Tuesday, August 27, 2013

A note on ethics, why-do-I-bother edition

I should not comment on anything that Ross Douthat ever writes.  It's not a good practice to grant page views to misogynists with delusions of Thomistic philosophical chops.  But sometimes I can't help myself, because Douthat is typical of a sort of intellectual* conservative that dresses up religious dogma and prejudice in the clothing of concern about social cohesian and mores.

I nearly found myself agreeing with Douthat on the subject of almost as odious Stephen Pinker.  I agree that 'science' does not dictate any moral values (is versus ought, etc).  But then I thought about what Douthat had written, and I realized he was wrong (even if Pinker was as well) and that all was right with the world once again.

Douthat makes an easy point in saying that 'science' does not endorse liberal cosmopolitanism.  That is true.  And Pinker makes it easy for Douthat in going on and on about the use of science as though evolutionary biology would provide to key to such questions as "what is justice?"  But Douthat is still wrong.  What you might call the humanist ethic does not come from science but from something deeper -- skepticism and compassion.  When you read Montaigne, you see a aversion to cruelty (see "On Cannibals").  But you also see a profound skepticism of tradition and dogmatism.  And this leads to that aversion to cruelty, since when you do not know if Huguenots are leading people into hell, burning them at the stake is mere murder.  In general, a skeptical humanism strips away extraneous moral dictates (suffer not the witch to live, kill the heretic, let not man lie with man as with a woman) just by asking 'why?'  And what you are left with at the end is a concern for your fellow human beings. The above is not a moral philosophy but a moral inclination, but people follow their moral inclinations, not their moral philosophies. This does not need to be 'proven,' since no one actually needs to 'ground' their moral beliefs -- they simply follow their inclinations. 

I would go further and say that I have see no evidence that moral philosophy has made people better.  I have seen no evidence that attempts to logically 'ground' morality have improved our moral thinking and abolished slavery, liberated women or allowed gays to live openly.  On the other hand I see the positive results of this moral inclination every time I see a same-sex couple walking openly down the street, or see a black man walk into a store and get service.  This is why there is no crisis of 'relativism' in this country or any other.  People will do what they think is right, even if they don't believe it was handed down from on high.  Nietzche was wrong -- morality is only a 'problem' if you think it's a problem.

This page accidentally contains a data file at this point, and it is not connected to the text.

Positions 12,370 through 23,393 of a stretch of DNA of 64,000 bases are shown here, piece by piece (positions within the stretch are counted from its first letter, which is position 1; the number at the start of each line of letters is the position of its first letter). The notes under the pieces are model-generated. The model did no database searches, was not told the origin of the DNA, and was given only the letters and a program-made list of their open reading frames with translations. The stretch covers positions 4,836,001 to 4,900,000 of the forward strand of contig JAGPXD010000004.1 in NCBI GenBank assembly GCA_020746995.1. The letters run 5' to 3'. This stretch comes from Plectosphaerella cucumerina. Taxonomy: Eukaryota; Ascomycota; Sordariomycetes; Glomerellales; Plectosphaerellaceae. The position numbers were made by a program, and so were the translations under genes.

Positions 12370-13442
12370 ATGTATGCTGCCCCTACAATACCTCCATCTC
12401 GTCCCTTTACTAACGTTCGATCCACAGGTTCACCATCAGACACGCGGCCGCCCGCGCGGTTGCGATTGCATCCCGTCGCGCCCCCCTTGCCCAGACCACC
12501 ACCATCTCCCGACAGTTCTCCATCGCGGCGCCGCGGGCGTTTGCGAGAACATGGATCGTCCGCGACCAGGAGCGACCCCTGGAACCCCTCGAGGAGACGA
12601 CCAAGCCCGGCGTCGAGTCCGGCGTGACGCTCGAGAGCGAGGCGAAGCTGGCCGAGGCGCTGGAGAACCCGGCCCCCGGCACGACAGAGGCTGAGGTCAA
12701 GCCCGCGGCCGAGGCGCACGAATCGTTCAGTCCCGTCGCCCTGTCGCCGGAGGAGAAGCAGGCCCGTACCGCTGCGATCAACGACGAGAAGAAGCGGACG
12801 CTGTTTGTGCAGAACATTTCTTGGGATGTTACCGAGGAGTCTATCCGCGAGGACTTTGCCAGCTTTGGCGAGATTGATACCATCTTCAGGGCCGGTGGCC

Now this inclination is not 'scientific' but skeptical curiosity about the world is also at the root of science.  Thus while there is no -logical- connection between the two, they are similar inclinations, and it makes sense that they have grown in strength together.  Moreover this inclination has been as active -within- religion as outside of it.  It is why most Jews now believe that the welfare of women is more important than following the dictates of Leviticus, why Christians no longer torture one another because they disagree over the way in which Christ is present in the Eucharist.

A more specific complaint against Douthat is that he makes a characteristic leap employed by Kantians and Catholics alike -- the assumption that all morality based on the welfare of human beings is 'utilitarianism.'  This is a crude not-quite ad hominem that states that if you don't believe that morality must have an inhuman origin (the dictates of God, the logic of a universal moral law) you therefore believe in throwing babies under buses if it will make more people happy.  If you believe that morality seeks the good of human beings, you are a moral humanist.  This does not mean that you believe that that good is the same as 'maximal happiness' and that happiness is synonymous with the absence of pain.  For myself, I think that our knowledge is limited enough that any attempt to guide our actions by 'maximum happiness' in the abstract is hubristic at best.  But this does not mean that I don't think that moral acts are those that benefit other human beings and the world we live in.  To me, such a humanistic morality is the natural result of the skepticism that I mention above.

As a final thought, I should say where I'm coming from.  I believe that 'Moral Law' is a bad metaphor.  Worse than that, I think it is oppressive and monstrous to tell people that their actions, if they are to be just, should have an object -other- than the welfare of those around them and the world that they inhabit. But that's not my philosophy, just my inclination.

*I thought of adding quotation marks, but that seemed cheap.  Douthat and his ilk can indeed use their brains; whether this effort is profitably employed is another story.

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